The clock on the wall says 8 a.m. as we spill out of a coffeehouse in downtown San Diego. Today’s route offers a taste of everything Southern California—rush-hour traffic, twisty canyons, and deserted desert—before circling back at the end of the day to the same corner shop. And with each passing mile, the 2018 Yamaha XSR700 looks even more impressive, especially to the hipster barista who complimented it while brewing my espresso.
Yamaha says the idea behind the XSR700 was to design a motorcycle to answer consumer demand for a classically styled machine with performance that meets today’s sporting standards. To achieve this goal, engineers began with the MT-07 (previously known as the FZ-07). Core components—engine, frame, and suspension—are identical, with only “Sport Heritage” cosmetics distinguishing the two models.
Despite the round headlight, taillight, and LCD instrument panel, plus the addition of a reshaped gas tank and a stubby seat, the general character of the XSR700 is very similar to that of its sportier-looking sibling. Compared to the previous-generation FZ-07, the KYB suspension has 6 percent stiffer fork springs, an 11 percent stiffer shock spring, and corresponding increases in damping.
On the road, those changes prove beneficial, enhancing stability and feel at maximum lean angles. The previous FZ-07 would wallow midcorner, whereas the stiffer setup of the XSR delivers a more planted feel that gives the rider confidence to brake later and carry more speed. Pirelli Phantom Sportscomp tires with a retro tread pattern complement the suspension changes and provide excellent feel and grip.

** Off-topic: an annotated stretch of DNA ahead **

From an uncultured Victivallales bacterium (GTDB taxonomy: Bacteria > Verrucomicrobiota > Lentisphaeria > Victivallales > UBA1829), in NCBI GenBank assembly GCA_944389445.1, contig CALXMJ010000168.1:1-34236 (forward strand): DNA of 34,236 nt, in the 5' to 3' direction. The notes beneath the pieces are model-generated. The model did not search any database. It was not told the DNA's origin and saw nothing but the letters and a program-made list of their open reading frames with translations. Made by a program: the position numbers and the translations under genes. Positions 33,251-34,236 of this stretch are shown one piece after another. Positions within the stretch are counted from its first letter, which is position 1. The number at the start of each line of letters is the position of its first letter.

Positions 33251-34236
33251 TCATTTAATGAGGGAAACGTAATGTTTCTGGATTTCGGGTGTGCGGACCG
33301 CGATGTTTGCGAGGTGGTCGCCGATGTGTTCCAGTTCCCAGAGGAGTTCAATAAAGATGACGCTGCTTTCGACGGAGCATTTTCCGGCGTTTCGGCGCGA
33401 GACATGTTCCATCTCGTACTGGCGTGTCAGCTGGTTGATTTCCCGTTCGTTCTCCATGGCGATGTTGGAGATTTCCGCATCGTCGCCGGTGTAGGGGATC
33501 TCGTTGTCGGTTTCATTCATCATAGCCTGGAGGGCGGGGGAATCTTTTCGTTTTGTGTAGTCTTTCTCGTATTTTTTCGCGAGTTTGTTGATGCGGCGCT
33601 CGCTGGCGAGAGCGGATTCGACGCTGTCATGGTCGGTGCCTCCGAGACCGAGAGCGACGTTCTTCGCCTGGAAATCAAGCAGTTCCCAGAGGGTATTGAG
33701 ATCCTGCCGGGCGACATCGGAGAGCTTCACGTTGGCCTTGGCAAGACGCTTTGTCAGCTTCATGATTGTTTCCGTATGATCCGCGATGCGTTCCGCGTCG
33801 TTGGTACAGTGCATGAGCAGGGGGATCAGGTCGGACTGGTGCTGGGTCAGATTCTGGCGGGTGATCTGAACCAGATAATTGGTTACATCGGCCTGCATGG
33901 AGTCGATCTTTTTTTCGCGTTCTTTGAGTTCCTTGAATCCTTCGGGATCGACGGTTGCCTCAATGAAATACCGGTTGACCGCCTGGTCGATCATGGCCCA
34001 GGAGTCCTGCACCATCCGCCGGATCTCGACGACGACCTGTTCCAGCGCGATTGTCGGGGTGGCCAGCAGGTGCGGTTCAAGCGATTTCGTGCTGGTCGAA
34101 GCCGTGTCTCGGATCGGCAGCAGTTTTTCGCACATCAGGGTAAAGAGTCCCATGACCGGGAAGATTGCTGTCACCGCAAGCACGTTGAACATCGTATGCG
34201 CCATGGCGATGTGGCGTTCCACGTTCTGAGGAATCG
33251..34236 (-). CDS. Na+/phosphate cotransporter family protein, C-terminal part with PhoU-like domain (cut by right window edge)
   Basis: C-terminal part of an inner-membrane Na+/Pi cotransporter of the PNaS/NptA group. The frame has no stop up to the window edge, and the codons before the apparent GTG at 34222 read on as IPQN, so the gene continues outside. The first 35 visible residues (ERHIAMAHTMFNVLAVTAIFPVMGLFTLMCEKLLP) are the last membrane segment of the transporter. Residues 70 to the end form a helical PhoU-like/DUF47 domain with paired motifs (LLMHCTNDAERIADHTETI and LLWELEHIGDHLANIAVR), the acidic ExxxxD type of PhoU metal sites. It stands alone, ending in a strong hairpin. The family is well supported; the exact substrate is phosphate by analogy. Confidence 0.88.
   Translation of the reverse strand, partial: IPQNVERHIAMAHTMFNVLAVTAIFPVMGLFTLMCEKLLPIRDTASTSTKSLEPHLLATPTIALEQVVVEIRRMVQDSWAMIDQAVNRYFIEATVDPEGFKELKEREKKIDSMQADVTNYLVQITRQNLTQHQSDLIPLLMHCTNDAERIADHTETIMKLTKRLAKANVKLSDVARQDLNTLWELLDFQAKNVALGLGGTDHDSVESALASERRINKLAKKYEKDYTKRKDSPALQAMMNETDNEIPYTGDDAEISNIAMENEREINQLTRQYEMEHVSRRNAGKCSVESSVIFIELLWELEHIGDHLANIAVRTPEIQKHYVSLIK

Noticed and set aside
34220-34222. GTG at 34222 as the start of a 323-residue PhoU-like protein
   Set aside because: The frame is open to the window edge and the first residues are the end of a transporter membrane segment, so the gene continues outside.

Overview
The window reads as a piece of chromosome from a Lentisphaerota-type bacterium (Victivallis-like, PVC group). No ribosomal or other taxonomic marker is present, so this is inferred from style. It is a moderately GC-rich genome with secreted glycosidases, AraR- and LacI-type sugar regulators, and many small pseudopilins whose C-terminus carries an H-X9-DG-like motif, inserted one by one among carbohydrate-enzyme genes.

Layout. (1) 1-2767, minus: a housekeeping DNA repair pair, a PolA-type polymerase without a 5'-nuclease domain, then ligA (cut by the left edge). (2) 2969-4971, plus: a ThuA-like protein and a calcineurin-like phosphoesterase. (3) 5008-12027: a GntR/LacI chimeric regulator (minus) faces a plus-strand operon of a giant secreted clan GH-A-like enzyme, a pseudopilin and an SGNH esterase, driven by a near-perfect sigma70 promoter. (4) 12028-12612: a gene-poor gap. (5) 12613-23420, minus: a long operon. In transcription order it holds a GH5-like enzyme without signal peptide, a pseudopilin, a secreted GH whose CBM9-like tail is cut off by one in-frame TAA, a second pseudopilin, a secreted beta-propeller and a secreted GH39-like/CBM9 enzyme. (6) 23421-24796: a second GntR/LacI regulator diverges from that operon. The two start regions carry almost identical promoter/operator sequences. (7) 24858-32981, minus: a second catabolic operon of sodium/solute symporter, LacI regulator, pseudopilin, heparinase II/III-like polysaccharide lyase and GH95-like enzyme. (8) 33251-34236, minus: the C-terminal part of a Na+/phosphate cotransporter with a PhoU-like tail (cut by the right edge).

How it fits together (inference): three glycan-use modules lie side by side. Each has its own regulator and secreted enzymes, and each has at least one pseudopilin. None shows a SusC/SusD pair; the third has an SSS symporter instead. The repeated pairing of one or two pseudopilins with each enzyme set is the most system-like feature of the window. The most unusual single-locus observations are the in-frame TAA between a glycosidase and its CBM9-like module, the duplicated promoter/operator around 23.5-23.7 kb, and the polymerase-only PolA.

2018 Yamaha XSR700
- Engine Type: liquid-cooled, DOHC, parallel twin
- Displacement: 689cc
- Seat height: 32.9 in.
- Fuel capacity: 3.7 gal.
- Claimed wet weight: 410 lb.
- MSRP: $8,499
Subtle changes were also made to the ergonomics for a more upright riding position. Seat height is slightly higher (32.9 in. versus 31.7 in.) and the handlebar is nearly 3 in. wider. At 5-foot-7, I fit well, with a comfortable reach to the handlebar and plenty of legroom; taller riders shouldn’t have any problems either. My only gripe is that the softly padded seat cut into my comfort quotient after just 50 miles or so.
Opening the throttle on the 689cc parallel twin makes discomfort a distant memory. This compact powerplant is famous for its torquey nature, and pointing the front wheel skyward under hard acceleration is no problem. The XSR really takes off around 5,500 rpm, and the strong delivery only tapers off near redline. Initial throttle response is impressive, direct without being overly abrupt at lower speeds.
Good brakes are critical for mitigating all that steam, so Yamaha equipped the XSR700 with Advics Monoblocks clamping 282mm discs up front with a Nissin unit in the rear. The combination manages stopping needs just fine, even if a lack of feel at the front lever hinders true potential. ABS is standard and only intervened during overly enthusiastic low-speed braking.
This modern-day performance and timeless styling cater to both exploring open roads and kicking tires at the coffee shop. At $8,499, the Yamaha XSR700 costs $900 more than an MT-07, but if you really like that classic look and don’t mind ponying up a little extra cash, the XSR700 might be the bike for you. As for me, though, I would rather pocket the difference and buy more coffee.